I wrote an article in the May 2016 issue of Visual Studio Magazine titled “Classic Stats, Or What ANOVA with R Is All About”. See https://visualstudiomagazine.com/articles/2016/05/01/anova-with-r.aspx.
In statistics because there are hundreds of common techniques (and thousands of rare techniques), one of the biggest challenges is knowing what technique to use. ANOVA, which stands for “analysis of variance” is used when you want to infer if the averages (means) of three or more groups of data are the same (or not), in situations where you only have samples of the groups.
In my article I set up a hypothetical demo problem where there are three different English classes at a large high school. Each English class uses a different textbook and a different teaching strategy. After the classes finish, if you could, you’d test all the students in the three classes, but because the hypothetical test is expensive and time consuming, you can only give the test to a few students in each class.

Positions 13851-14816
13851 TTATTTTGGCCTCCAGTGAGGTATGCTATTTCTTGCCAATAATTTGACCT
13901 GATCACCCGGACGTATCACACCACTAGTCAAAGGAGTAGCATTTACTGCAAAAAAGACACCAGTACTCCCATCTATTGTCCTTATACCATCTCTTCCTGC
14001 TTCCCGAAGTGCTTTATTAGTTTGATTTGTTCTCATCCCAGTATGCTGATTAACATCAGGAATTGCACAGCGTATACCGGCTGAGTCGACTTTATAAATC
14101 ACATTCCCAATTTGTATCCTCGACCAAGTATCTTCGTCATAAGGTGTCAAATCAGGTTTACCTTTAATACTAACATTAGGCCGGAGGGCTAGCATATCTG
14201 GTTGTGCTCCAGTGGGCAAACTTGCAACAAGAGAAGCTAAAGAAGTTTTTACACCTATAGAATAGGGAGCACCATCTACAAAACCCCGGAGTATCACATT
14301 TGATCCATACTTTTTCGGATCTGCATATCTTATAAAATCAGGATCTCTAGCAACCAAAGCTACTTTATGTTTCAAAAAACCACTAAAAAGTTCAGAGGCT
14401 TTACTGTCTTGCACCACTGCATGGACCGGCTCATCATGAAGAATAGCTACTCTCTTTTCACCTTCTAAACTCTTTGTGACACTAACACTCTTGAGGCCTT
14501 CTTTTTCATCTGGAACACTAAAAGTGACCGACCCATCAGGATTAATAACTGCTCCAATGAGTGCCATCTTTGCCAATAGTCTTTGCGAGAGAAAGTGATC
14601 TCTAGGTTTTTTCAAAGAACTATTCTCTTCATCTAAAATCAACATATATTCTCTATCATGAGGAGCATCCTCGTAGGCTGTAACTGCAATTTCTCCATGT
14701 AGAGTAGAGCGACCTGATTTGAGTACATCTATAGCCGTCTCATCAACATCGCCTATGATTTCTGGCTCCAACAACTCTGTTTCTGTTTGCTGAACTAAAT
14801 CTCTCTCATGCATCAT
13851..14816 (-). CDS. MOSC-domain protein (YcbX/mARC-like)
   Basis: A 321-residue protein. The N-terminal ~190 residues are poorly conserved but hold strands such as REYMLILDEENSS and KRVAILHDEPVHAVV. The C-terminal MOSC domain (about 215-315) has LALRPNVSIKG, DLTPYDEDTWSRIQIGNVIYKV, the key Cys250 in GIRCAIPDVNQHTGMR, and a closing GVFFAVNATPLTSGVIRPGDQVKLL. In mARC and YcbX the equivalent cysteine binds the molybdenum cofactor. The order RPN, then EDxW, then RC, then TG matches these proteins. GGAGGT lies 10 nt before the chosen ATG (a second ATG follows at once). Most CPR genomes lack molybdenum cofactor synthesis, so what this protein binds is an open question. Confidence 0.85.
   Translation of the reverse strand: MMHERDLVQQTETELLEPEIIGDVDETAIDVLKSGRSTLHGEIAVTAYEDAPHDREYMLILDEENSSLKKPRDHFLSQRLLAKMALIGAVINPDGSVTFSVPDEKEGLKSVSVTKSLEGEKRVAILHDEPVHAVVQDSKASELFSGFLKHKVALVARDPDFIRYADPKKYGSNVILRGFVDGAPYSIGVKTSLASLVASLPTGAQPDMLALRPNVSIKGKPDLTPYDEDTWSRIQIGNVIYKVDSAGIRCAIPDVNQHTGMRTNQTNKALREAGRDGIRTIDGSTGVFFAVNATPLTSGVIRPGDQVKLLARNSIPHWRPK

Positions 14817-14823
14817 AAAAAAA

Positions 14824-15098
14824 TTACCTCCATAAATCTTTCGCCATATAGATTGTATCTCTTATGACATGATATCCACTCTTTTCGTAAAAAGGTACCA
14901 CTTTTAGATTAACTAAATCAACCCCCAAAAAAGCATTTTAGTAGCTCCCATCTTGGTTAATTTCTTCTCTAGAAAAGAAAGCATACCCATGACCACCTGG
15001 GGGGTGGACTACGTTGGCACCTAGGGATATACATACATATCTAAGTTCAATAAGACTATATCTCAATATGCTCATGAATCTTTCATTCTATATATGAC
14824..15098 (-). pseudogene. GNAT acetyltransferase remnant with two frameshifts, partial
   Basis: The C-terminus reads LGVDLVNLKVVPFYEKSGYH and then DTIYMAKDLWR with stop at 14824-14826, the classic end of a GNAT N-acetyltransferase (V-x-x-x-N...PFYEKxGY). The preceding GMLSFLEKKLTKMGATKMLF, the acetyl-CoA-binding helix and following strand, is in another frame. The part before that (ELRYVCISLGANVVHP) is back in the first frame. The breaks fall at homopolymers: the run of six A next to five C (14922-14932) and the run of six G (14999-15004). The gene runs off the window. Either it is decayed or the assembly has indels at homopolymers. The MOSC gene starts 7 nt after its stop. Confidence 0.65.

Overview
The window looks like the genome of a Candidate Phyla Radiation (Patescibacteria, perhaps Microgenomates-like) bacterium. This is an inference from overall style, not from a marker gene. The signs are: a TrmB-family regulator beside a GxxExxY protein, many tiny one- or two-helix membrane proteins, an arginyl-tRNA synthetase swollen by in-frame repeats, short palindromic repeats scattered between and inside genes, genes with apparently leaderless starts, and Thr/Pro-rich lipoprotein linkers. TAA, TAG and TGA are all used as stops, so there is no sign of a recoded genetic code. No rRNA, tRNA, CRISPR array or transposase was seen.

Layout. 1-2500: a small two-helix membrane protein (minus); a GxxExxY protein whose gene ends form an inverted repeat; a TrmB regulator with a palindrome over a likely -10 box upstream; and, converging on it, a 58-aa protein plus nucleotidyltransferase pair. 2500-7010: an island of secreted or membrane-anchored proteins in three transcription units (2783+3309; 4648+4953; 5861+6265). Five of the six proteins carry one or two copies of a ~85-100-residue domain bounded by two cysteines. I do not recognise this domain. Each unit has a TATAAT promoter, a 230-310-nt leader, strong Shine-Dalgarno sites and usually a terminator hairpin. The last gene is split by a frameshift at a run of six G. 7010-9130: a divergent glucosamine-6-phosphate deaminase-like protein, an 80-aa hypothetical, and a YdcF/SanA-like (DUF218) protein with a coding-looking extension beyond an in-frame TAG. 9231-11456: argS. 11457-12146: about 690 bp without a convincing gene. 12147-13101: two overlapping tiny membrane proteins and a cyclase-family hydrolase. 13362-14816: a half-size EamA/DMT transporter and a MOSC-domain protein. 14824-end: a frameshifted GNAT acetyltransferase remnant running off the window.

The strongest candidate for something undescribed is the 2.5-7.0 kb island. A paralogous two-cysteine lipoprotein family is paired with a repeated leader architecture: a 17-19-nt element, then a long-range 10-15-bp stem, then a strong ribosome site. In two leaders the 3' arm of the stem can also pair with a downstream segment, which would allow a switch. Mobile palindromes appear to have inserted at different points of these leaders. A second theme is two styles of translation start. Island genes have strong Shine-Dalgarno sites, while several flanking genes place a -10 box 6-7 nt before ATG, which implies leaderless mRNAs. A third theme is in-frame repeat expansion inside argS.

In the demo, the sample test scores are analyzed, giving an “F statistic” which in turn gives a “p-value” of 0.004. This is the probability that the true means of the source groups (all English students, not just the samples) are the same. Here, the p-value is small (where small means less than 0.05) so you’d conclude that the means are not all the same, or in other words, at least one of the class means is different, or in other words, maybe textbook and teaching technique have an effect.
Three important things. First, the term analysis of variance is somewhat confusing – behind the scenes, the technique uses mathematical variance to make an inference about means. Second, the results are just probabilities not certainties. Third, ANOVA makes certain math assumptions that you can’t entirely check in practice.